Scientists have discovered where anxiety comes from

Anxiety disorders are common. Yet, many find current treatments methods only partially effective.

A neuron firing.
A neuron firing. Credit: MIT.

Anxiety disorders are common and may be growing more so. 40 million US adults suffer from one in some form, about 18% of the population. Worldwide, 260 million live with an anxiety disorder, according to the WHO. Economist Seth Stephens-Davidowitz reported in 2016 that anxiety disorders have doubled in the US since 2008. There are a number of different kinds. There’s general anxiety disorder, panic disorder, social anxiety, and of course, a near countless number of phobias.


Although common, physicians aren’t sure what exactly brings on such a disorder. They usually hit a person in the prime of their life, and the treatments we have now are generally, only partially effective. Medical researchers hypothesize that it’s a combination of genes, environmental conditions, and changes inside the brain that lead to such a disorder.

Anxiety often runs in families and epigenetic markers for it have been identified. Epigenetics is the system by which genes are marked to become either expressed or suppressed. A recent study found that epigenetic changes associated with anxiety that occurred in holocaust victims, were passed down to their children.

Although we know that damaged circuits inside the brain are related to anxiety disorders, we haven’t had a clue which ones, until now. Neuroscientists have announced they’ve identified the brain cells associated with anxiety in mice. This was a collaboration of researchers from UC-San Francisco and Columbia University’s Irving Medical Center. Mazen Kheirbek, Ph.D., was the senior investigator. He’s an assistant professor of psychiatry at UCSF. He and his colleagues results were published in the journal Neuron.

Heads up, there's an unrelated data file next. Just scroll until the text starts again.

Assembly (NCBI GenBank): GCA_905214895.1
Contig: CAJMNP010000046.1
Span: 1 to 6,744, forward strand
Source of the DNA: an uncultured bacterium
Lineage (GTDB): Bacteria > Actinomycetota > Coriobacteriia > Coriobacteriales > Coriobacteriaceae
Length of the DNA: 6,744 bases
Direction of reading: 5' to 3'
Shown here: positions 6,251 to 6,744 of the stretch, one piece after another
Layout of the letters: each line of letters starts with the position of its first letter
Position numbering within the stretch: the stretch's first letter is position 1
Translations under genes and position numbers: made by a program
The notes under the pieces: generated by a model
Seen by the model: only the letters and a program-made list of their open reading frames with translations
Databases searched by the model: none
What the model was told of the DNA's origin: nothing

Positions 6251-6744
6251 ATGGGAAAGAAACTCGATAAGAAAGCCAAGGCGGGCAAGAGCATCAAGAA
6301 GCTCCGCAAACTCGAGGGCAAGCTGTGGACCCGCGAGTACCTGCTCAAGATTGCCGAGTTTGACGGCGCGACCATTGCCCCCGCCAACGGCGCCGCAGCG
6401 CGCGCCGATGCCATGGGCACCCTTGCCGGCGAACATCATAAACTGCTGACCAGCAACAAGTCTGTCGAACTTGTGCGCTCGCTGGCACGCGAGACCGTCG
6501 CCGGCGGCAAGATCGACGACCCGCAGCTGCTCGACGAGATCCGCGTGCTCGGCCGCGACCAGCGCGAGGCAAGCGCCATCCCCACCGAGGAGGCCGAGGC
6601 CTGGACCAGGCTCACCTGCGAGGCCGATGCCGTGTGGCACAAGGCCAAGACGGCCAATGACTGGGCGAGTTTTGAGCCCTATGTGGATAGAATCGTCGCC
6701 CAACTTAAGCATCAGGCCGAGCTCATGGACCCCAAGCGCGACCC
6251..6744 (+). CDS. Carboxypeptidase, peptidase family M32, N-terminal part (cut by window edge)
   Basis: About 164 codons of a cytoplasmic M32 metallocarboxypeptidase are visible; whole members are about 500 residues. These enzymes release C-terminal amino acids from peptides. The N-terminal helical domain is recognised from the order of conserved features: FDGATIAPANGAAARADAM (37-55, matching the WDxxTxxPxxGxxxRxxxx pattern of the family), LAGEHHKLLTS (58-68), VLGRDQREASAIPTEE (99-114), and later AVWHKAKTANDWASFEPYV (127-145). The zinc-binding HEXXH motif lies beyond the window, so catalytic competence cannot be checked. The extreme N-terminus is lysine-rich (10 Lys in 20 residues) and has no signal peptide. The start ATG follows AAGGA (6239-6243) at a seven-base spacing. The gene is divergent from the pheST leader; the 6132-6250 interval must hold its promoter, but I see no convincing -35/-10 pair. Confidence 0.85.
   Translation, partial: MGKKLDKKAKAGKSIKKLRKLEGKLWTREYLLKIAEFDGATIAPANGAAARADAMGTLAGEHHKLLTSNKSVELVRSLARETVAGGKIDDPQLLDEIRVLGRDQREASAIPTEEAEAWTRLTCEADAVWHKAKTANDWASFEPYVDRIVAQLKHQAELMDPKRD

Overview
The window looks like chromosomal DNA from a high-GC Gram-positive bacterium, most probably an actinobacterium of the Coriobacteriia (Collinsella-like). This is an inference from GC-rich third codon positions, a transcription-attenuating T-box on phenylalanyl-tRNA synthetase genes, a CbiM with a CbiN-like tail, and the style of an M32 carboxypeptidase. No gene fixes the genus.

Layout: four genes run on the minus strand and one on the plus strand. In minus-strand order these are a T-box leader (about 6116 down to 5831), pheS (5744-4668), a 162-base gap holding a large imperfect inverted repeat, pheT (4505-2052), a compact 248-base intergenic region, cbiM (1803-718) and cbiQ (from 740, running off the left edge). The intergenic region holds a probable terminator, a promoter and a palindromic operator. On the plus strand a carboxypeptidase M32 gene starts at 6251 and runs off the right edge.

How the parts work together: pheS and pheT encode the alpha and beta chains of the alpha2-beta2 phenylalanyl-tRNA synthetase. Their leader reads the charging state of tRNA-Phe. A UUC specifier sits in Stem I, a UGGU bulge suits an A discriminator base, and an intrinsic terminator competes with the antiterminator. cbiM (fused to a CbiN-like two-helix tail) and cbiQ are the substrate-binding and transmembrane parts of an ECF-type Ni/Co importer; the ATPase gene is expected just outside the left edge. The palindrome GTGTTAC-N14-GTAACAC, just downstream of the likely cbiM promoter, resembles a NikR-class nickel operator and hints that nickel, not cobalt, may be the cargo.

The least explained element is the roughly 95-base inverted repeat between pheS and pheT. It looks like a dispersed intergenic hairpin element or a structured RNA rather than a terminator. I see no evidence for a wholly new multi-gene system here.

Researchers at UCSF and Columbia University identified “anxiety cells” in the brains of mice. Credit: Pixababy.

These “anxiety cells” are where the emotion is stored. Kheirbek and colleagues started their search with the hippocampus, a part of the brain known to be associated with anxiety. It’s also involved in emotion and memory. Researchers placed miniaturized microscopes in the brains of mice and then put the rodents in stressful situations.

Mice are afraid of wide open spaces, where they can easily be spotted and scooped up by a predator. So the scientists took these newly equipped mice and placed them inside mazes where some of the corridors terminate in an open space. Kheirbek told NPR, "What we found is that these cells became more active whenever the animal went into an area that elicits anxiety." The reason researchers call them “anxiety cells” is, these special neurons only fire when the animal confronts a situation that’s scary.

Although this showed that such cells are involved with anxiety, it didn’t prove that the feeling originated with them. To prove that, Kheirbek and colleagues employed a technique called optogenetics, where neural activity is controlled using beams of light. When they turned up activity in the aforementioned brain cells, the animal became more anxious, but when they turned down activity, it became less so.

Optogenetics is a system that introduces genetic material containing opsin into neurons for protein expression, and applying light emitting instruments to activate it. Credit: Pama E.A. Claudia, Colzato Lorenza, Hommel Bernhard, Wikimedia Commons.

Even though it’s the origin, the emotion doesn’t start and stop with anxiety neurons. "These cells are probably just one part of an extended circuit by which the animal learns about anxiety-related information,” Kheirbek said.

Connections to the smell circuit and memory circuits for instance, might remind a mouse that a certain smell in the past, say cat urine, lead to a dangerous situation, like almost getting eaten. So these cells in the hippocampus may be where anxiety emanates from, but many other brain circuits’ work in concert with it, to help the mouse navigate the environment.

The hope is to develop better anxiety medications. "The therapies we have now have significant drawbacks," Kheirbek told NPR. "This is another target that we can try to move the field forward for finding new therapies."

Imagine a specialized drug that can snap anxiety off like a switch? The limitation of this study is that, such cells were identified in mice and not in humans. Still, researchers are pretty sure we have them, too. And future studies will likely corroborate these findings.

To learn more about optogenetics, click here:

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